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Author Topic: Yaesu FT-60R Question  (Read 1273 times)
KC2NLB
Member

Posts: 4




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« on: November 04, 2004, 05:57:49 PM »

I just got my tech license recently, and purchased a Yaesu FT-60R portable radio. I read and followed the instructions thoroughly with respect to locating active repeater frequencies in the 2M/70cm bands. I successfully located several repeaters in my locality.

Upon tuning into an active repeater, the radio automatically detects the input/output frequencies. Then I decode and save the proper PL tone. So far so good. The problem is...when I key the mic to politely say "KC2NLB listening" or "This is KC2NLB, anyone else on frequency?" nobody seems to hear anything I say. At first, I thought perhaps they were ignoring me. At best, I heard stations say "Station trying to get in...I'm not copying any of your audio, just empty carrier".

So in an attempt to figure out what was going on...I turned on my Uniden scanner and tuned it to the same repeater I was trying to transmit into with my Yaesu. It was then that I noticed...the stations were right. When I keyed up and said "KC2NLB testing", all to be heard was a silent carrier followed by the repeater courtesy tone. No voice whatsoever was coming out on the repeater's output frequency.

I tuned my Uniden scanner to the repeater's uplink frequency and I did notice that I was coming over loud and clear when I keyed the Yaesu up on the uplink.

I have a feeling this is all caused by some minor mistake on my part...and I'd really appreciate a pointer in the right direction...thanks.

73
-KC2NLB

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KZ1X
Member

Posts: 3331




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« Reply #1 on: November 05, 2004, 03:19:29 AM »

It looks like you live in Queens, NYC.  Unfortunately, the metro NYC area has some of the worst-performing 2m repeaters I have ever encountered.  Deaf as posts, with screaming 250W transmitters.  The situation on UHF is better, but, the best systems are often private.  I recall that 222 was good, but, you don't have that band, and I'd have recommended 1.2 GHz which you don't have either.  Doesn't matter; the repeater I'd have recommended was destroyed on 9/11.

Try using a repeater that is closer to you.  Remember, you have an HT which transmits (all other things considered) a weak signal.  Just because you can hear it does not mean it can hear you.  The reason you can hear yourself well on your scanner is because you are close to it ...

Speaking as a native NYC person (who used to own and operate a repeater in range) I might also add that the famous, warm, friendly New York City attitude toward outsiders is well represented there on VHF and UHF FM.  You will find that you will enjoy the bands and mode more if you join one of the local clubs.  There are MANY and some are pretty good.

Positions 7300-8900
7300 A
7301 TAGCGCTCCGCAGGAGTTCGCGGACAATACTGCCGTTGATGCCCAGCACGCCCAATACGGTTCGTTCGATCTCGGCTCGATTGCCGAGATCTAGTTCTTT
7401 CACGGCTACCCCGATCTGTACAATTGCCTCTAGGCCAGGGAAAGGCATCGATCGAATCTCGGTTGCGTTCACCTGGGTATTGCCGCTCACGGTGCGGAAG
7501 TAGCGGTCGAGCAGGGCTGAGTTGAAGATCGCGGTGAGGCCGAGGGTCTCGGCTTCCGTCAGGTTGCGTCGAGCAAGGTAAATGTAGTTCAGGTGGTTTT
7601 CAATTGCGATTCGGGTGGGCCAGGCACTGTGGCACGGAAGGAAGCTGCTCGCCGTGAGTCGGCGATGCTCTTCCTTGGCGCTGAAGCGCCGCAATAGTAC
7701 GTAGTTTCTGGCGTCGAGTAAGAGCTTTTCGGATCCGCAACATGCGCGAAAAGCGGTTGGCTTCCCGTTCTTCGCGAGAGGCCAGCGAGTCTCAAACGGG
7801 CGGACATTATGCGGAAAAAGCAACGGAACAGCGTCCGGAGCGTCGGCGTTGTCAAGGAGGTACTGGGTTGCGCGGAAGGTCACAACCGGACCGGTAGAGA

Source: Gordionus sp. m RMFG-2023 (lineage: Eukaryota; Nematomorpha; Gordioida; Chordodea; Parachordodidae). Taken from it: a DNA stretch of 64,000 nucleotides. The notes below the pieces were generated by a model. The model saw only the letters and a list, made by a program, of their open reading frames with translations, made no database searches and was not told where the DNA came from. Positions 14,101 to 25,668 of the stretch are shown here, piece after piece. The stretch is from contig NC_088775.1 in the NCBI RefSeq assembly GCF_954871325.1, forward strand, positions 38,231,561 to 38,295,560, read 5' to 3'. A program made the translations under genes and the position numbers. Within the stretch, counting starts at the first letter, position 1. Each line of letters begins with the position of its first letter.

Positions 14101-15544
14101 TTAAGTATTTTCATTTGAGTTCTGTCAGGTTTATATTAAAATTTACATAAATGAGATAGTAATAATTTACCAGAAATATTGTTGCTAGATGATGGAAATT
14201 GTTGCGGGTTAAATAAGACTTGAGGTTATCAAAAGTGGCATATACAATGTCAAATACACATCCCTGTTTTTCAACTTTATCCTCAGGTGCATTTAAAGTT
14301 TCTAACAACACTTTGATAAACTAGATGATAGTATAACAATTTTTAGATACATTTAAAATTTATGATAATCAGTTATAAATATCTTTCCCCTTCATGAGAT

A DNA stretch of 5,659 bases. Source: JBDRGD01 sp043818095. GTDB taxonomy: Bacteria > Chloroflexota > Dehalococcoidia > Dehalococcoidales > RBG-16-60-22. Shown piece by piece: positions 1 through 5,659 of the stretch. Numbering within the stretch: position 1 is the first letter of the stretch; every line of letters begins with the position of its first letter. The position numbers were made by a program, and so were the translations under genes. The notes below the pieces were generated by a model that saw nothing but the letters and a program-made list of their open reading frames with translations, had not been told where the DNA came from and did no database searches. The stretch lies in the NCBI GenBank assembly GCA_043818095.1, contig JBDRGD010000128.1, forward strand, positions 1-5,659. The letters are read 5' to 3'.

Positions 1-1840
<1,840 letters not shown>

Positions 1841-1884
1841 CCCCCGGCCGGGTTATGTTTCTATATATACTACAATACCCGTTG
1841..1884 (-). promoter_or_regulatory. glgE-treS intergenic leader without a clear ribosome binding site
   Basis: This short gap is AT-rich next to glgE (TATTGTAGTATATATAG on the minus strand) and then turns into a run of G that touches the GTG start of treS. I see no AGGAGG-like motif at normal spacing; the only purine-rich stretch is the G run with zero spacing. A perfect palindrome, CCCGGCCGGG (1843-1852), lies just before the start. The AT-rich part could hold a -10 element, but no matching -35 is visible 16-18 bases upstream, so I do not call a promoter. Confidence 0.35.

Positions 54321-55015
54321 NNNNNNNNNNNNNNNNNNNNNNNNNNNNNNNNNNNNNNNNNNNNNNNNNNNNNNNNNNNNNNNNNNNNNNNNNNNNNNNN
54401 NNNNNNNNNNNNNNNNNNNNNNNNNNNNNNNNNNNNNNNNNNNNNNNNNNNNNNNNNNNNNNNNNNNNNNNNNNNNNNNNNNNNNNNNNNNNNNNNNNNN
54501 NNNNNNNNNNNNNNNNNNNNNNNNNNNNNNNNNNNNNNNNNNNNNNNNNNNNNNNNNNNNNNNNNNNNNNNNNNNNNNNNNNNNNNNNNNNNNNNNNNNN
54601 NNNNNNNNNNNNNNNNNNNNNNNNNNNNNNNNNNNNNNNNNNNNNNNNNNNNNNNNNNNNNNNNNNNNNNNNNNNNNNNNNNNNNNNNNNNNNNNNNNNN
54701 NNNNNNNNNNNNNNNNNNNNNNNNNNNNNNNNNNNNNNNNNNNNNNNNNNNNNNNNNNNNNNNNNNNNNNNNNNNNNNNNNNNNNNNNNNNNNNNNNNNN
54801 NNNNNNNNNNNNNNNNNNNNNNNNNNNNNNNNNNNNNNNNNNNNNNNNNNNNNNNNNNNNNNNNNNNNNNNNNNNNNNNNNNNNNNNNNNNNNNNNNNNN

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KB9YUR
Member

Posts: 229




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« Reply #2 on: November 05, 2004, 03:23:24 AM »

You might also want to try calling on 146.520 simplex.
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WB6BYU
Member

Posts: 17284




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« Reply #3 on: November 05, 2004, 12:57:04 PM »

First, the test with your scanner isn't conclusive that
you are not putting out audio.  I often have this problem
when I get too close to another car on the road that is
transmitting on the repeater I am listening to: the
audio on the repeater disappears.  It is because the
signal from the other radio is swamping my receiver.
If I tune to the transmit frequency of the other radio
(instead of trying to listen to the repeated signal)
then I can hear it fine since I'm now listening to a
very stong signal instead of a weaker signal on one
frequency in the presence of a very strong signal on
another nearby frequency.

But, besides that, I'd suggest checking the deviation
of your subaudible tone.  Our local repeater doesn't
use tone access, but a local ham added a tone encoder
for a trip out of state and had similar problems.  Once
he turned down the tone encoder level his audio came
back to usable level.
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KF6IIU
Member

Posts: 293




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« Reply #4 on: November 30, 2004, 02:01:06 PM »

My first calls to a particular repeater in San Francisco had this problem. This repeater is especially problematic because I call it from amidst tall buildings, and it is hard to open anyway. It turns out I had the "TX power save" enabled. This feature does not seem to be thoroughly documented; it seems to add a delay after PTT is pressed, then I hear a short DTMF-like tone from the HT, presumably prompting me to begin speaking. Once I disabled the feature, I no longer heard this tone and my communications were not truncated.

Try disabling the TX power save if you have it enabled and see what happens. See if you have the same problem simplex.
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